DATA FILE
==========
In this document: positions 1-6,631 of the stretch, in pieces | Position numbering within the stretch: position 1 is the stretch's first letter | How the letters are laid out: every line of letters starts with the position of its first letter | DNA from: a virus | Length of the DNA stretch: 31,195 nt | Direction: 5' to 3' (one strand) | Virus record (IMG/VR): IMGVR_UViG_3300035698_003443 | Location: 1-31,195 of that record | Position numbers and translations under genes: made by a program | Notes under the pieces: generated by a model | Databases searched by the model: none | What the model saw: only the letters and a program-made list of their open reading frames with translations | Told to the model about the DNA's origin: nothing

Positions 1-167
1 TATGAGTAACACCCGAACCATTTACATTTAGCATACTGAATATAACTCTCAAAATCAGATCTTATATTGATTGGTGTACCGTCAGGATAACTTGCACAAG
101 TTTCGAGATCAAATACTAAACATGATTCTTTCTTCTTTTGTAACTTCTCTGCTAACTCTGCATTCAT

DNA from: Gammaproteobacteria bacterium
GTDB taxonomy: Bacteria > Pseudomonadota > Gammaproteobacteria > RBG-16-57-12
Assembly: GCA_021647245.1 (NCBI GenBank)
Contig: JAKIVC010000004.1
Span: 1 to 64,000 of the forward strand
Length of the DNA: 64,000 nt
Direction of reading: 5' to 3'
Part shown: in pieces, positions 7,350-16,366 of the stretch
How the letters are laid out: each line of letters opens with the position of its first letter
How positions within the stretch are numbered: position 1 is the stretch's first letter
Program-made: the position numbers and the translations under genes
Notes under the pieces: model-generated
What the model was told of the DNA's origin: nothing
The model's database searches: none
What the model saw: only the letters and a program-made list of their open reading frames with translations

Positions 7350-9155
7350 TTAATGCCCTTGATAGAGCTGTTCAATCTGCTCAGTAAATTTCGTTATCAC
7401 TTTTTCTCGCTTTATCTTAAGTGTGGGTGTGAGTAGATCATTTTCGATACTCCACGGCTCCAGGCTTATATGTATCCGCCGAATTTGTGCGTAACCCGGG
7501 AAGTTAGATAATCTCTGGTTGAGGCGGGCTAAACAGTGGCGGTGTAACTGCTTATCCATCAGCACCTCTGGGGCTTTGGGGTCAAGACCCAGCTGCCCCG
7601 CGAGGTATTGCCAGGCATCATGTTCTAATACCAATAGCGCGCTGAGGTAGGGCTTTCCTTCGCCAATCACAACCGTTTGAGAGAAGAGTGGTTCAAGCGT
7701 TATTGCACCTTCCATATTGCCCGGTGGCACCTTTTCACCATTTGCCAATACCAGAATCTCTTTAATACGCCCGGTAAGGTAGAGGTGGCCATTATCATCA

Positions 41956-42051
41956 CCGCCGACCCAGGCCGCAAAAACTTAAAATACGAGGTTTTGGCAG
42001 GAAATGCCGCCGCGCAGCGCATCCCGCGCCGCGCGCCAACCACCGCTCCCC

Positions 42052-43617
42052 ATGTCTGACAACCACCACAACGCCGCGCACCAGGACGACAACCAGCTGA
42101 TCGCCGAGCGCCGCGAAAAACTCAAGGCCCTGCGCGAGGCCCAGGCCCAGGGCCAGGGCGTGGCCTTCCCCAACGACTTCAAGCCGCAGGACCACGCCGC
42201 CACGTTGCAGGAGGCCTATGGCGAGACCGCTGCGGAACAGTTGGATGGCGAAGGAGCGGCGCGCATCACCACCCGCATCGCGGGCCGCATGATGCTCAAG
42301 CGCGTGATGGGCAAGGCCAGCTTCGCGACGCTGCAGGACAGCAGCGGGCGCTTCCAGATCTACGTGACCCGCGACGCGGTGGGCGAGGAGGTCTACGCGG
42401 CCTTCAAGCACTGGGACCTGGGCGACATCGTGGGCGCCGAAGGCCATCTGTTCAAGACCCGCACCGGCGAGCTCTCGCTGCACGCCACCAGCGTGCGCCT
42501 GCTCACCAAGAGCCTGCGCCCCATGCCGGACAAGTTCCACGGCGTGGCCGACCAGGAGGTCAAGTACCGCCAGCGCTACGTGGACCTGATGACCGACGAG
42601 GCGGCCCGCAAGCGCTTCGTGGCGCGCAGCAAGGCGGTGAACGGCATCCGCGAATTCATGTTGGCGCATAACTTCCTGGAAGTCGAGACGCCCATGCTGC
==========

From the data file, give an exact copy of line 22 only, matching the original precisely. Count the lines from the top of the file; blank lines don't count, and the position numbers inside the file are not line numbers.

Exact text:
7401 TTTTTCTCGCTTTATCTTAAGTGTGGGTGTGAGTAGATCATTTTCGATACTCCACGGCTCCAGGCTTATATGTATCCGCCGAATTTGTGCGTAACCCGGG